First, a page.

Wednesday Night Salon #1352: The Perils of Dumb Democracy

Written by  //  January 30, 2008  //  Kimon Valskakis, People Meta, Reports, Wednesday Nights Meta  //  Comments Off on Wednesday Night Salon #1352: The Perils of Dumb Democracy

Despite fearsome weather conditions a loyal and enthusiastic band gathered for an unusual evening in that discussion was largely limited to Democracy & Governance and the controversy over the AECL Chalk River shutdown, the subsequent firing of Linda Keen and her testimony in front of the Parliamentary committee.

“The Perils of Dumb Democracy”
Although we may accept, along with Winston Churchill that democracy is the least bad of all systems of government, this does not mean that we should be held to all of the mantras that surround the concept.
Two pillars of the Global Governance Group-New School of Athens
are the effectiveness of governance and the legitimisation of governance and thus, democracy.
The danger of dumb democracy is that if we do not take care, dumb democracy leads back to dictatorship. Democracy has been tried many times and almost as frequently rejected. In defining dumb democracy, there are five myths:

  1. The People can do no wrong, which implies the assumption that a 50%+1 majority is always right. Generally majorities tend to think short term and in today’s instant communications environment, the People may well reverse themselves the next day, thus losing credibility. After all, The People are people and they can make mistakes.
  2. Direct Democracy is always better than representative democracy. Direct democracy has a number of pitfalls including the dangers of an uninformed electorate.It can be argued that it is better to elect representatives for a given term and if not satisfactory, they can be turned out of office. (An important point was made that elected representatives must have the ability to make unpopular decisions that can benefit longer-term issues, thus the need to avoid the “instant recall” powers of the electorate as in practice in California.)
  3. Democracy trumps all other social goals. This has been disproved by a number of countries that have flirted with democracy before adopting other forms of government to ensure security and societal goals.
  4. Democratic countries will never go to war against each other. This myth is easily debunked by historical examples – some democracies have been imperialistic.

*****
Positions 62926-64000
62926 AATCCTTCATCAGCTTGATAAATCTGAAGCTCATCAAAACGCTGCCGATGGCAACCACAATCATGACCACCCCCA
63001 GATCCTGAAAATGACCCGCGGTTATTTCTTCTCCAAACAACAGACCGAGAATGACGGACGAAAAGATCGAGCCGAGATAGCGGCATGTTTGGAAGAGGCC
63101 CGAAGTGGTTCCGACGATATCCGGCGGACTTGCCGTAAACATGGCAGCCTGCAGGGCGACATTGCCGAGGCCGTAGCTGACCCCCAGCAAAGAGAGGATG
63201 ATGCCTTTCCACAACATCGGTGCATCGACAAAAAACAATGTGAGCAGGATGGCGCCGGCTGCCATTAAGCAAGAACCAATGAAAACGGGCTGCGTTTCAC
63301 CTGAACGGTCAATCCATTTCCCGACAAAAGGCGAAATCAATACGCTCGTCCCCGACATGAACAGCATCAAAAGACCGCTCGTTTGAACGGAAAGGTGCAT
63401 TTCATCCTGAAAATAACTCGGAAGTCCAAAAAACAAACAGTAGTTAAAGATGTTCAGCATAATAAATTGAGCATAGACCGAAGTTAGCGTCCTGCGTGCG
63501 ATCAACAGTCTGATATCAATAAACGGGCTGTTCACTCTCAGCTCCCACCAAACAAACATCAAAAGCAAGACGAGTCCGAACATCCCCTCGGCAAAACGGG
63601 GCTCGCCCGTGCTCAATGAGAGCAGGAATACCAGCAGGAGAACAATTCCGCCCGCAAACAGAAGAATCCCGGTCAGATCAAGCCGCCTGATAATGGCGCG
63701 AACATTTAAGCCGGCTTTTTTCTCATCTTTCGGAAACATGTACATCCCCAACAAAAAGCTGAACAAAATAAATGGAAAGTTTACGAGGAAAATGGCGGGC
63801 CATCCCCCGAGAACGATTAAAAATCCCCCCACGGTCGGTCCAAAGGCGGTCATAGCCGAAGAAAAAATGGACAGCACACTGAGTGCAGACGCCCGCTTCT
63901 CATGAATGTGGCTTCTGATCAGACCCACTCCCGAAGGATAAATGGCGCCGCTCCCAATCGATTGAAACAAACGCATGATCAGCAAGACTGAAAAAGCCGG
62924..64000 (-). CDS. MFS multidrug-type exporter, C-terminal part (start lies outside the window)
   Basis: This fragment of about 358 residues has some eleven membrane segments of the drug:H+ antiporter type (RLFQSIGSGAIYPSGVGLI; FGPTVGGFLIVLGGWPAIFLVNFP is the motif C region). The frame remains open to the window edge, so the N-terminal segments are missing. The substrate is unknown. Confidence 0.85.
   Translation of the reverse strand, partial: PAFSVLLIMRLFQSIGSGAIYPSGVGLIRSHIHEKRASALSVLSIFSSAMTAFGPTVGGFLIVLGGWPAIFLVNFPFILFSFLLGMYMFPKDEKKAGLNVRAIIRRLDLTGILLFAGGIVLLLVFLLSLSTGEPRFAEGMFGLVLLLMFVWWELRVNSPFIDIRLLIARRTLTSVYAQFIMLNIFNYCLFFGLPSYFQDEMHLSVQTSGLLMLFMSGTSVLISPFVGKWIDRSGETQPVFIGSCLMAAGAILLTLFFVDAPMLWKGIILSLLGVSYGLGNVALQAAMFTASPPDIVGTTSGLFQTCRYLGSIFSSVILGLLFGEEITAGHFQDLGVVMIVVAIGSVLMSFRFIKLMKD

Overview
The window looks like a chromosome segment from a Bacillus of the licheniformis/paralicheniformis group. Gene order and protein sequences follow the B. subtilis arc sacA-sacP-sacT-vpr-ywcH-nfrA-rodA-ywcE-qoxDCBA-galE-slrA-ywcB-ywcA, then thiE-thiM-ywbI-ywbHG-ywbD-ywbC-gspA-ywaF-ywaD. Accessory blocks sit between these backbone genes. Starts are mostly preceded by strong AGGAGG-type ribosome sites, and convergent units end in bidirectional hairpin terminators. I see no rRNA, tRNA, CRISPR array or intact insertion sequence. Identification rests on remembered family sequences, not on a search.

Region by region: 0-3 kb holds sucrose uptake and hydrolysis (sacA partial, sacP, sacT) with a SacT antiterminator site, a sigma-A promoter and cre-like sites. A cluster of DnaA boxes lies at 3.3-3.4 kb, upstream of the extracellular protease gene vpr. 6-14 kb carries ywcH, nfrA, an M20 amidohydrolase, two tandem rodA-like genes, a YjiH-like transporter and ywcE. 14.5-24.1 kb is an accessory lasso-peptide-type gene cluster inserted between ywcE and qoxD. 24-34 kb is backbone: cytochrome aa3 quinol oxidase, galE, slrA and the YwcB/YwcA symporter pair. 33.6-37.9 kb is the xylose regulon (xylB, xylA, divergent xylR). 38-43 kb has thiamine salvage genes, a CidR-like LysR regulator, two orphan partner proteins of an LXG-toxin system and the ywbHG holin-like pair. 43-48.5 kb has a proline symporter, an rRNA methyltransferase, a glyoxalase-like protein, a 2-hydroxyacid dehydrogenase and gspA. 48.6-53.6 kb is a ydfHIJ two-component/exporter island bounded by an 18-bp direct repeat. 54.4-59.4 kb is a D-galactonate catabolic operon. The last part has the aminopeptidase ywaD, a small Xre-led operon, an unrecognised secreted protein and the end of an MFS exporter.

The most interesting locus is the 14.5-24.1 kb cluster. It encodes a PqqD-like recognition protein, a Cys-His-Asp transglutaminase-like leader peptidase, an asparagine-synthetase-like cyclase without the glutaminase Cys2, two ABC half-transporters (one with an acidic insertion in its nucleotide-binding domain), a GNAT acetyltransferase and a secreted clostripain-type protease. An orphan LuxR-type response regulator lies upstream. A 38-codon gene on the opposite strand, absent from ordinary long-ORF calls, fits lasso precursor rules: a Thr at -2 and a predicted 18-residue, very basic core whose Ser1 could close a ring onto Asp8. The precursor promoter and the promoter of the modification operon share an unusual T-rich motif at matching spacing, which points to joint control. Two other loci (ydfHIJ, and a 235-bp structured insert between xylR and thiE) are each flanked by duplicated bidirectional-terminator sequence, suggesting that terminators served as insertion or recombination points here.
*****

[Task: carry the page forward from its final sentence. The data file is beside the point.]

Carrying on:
5. National democracy automatically leads to global democracy – even were all the countries of the world true democracies, global democracy would be undercut in international bodies through the differentiation of those countries in size, economic importance, etc. (At this time of election fever in the United States, it is appropriate to mention that there are those who believe that because of the far-reaching influence of that country, the President should be elected globally, rather than only by citizens of the country.)
  6. “Bubbles” of democracy – a new addition to the list that will be further elaborated, but refers to those individuals who rise to leadership despite an absence of ability (not to be equated with intelligence)

It must be remembered that Plato was very dubious about democracy; in his Republic, he made the case that the best system of government was that of a philosopher-king. (But what guarantee is there that all kings will be philosophers?)
‘Smart’ (sustainable) democracy implies that we accept that in many situations democratic principles are not the best solution. We need to refine the concept of democracy to make it suitable for the 21st century and the kind of inter-generational challenges (climate change, pandemics…) that we must meet wherein decisions made today may have impact 150-200 years from now.
At some point we need authoritarian rule, but we cannot institutionalise it. Most important, there is a need to introduce a certain cultural and social relativity into the debate. One element is the concept of kinship (tribalism) that in some countries is more powerful than allegiance to the state. In Asian cultures it is consensus that is an underlying and very nuanced basis for democracy. In UN processes, where decisions must be based on consensus, in effect, a single country may have a veto, whereas in an African village, where decisions are made by a council of elders, consensus must involve compromise, which in turn implies a certain confrontation.